by Hugo Salinas-Price
When the world’s present troubles surfaced about five years’ ago, I recall reading articles whose central theme was: “There is excessive debt in the world. The amount of debt in the world exceeds the capacity of the world’s economies to service it and pay it down.”
To address the excess of debt in the world, four courses for action were mentioned:The debt burden could be reduced by paying it down, via a policy of increased taxation.The debt burden could be reduced by a policy of allowing mass bankruptcies to take place, which would write off substantial portions of the debt.The debt burden could be reduced by a policy of massive monetary inflation which would devalue all debts and make them payable.Alternatively, the intolerable debt burden and its absolutely inevitable reduction, nolens volens, would probably be achieved by a combination of all three policies.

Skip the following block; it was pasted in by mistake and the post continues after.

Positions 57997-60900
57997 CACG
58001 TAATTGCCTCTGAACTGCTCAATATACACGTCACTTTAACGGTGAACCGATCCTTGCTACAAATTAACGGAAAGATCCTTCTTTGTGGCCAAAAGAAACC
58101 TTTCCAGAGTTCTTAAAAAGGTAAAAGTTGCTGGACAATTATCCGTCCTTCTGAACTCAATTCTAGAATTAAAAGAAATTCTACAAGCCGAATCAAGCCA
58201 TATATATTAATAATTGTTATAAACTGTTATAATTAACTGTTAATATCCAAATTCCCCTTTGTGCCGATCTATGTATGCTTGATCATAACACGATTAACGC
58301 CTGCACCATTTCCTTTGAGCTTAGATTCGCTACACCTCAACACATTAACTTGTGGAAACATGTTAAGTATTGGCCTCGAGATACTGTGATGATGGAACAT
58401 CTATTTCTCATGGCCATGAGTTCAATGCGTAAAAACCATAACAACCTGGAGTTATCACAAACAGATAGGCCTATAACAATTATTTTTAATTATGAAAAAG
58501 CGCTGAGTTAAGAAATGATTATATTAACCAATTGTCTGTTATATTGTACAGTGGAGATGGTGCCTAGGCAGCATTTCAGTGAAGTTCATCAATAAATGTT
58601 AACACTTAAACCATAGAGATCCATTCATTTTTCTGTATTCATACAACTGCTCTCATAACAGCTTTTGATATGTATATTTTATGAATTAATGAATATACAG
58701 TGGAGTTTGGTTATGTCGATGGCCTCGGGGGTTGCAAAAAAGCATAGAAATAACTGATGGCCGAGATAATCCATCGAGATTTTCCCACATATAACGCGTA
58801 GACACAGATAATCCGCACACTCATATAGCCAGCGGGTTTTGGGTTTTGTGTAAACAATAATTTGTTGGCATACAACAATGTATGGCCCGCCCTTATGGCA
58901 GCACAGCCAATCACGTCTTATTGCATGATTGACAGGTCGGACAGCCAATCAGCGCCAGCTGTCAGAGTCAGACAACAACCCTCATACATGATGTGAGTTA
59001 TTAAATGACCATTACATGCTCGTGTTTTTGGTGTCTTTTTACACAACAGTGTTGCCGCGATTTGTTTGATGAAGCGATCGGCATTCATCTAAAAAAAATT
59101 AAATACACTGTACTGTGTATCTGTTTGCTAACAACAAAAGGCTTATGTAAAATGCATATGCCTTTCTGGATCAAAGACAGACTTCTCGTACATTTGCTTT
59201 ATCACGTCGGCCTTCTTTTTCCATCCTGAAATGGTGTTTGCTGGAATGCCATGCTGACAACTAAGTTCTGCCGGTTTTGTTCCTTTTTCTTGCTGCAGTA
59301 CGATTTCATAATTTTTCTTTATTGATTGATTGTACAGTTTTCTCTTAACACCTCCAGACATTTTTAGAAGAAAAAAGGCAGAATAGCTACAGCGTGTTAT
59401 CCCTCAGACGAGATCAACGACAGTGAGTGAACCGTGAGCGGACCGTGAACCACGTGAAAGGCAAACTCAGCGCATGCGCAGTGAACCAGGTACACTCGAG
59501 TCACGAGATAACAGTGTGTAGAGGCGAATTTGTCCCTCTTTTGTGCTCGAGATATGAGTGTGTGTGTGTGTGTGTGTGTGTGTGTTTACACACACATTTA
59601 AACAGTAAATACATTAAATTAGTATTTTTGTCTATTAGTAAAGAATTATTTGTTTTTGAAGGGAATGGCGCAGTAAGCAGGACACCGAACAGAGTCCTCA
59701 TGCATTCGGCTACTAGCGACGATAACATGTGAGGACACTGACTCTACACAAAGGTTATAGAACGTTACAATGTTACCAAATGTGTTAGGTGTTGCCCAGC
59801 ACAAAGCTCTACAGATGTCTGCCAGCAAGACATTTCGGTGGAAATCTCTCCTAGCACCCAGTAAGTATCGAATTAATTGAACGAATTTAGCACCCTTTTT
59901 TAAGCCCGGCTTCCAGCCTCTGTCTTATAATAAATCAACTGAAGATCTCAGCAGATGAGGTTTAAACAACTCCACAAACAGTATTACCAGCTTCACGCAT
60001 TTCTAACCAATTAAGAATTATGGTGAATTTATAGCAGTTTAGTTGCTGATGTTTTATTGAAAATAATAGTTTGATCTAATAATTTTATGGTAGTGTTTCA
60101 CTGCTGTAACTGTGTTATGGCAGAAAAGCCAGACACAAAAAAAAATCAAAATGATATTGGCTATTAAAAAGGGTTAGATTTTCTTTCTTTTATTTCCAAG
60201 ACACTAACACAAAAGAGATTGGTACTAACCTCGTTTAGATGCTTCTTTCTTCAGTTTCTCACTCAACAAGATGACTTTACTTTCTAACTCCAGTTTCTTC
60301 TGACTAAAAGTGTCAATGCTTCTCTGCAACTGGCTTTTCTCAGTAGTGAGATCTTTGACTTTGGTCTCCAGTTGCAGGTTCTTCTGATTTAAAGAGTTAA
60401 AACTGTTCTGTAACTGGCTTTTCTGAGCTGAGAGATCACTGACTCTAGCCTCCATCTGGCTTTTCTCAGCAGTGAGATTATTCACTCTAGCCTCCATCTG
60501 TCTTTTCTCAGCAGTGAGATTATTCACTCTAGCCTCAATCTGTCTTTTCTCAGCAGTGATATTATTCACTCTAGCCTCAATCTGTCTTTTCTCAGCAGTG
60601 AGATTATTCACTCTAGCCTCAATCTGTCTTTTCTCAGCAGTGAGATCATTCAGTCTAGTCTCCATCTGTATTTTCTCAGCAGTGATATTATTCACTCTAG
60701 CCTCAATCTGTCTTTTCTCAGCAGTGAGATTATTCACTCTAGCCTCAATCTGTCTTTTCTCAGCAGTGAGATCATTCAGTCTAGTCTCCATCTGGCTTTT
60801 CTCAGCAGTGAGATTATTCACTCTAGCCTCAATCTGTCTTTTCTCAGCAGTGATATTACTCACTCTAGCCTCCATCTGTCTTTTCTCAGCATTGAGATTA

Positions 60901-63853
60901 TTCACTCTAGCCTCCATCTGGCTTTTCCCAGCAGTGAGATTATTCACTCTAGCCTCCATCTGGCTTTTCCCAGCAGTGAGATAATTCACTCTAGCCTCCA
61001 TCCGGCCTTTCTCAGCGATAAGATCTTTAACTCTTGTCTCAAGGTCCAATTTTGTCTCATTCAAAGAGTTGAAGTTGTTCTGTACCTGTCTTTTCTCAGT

In the intervening five years, the world’s excessive debt burden has not been reduced; on the contrary, it has increased. The governments of the world have behaved ostrich-like, burying their heads in the sand to ignore the problem, adopting infantile “extend and pretend” policy to debt and allowing further increases in debt in the hopes of spending their way out of difficulties by adding more debt to existing debt.
What can we expect of all governments in the world, today?
Not one single government is going to raise taxes to pay off debt. Such policy is contrary to the prevailing ...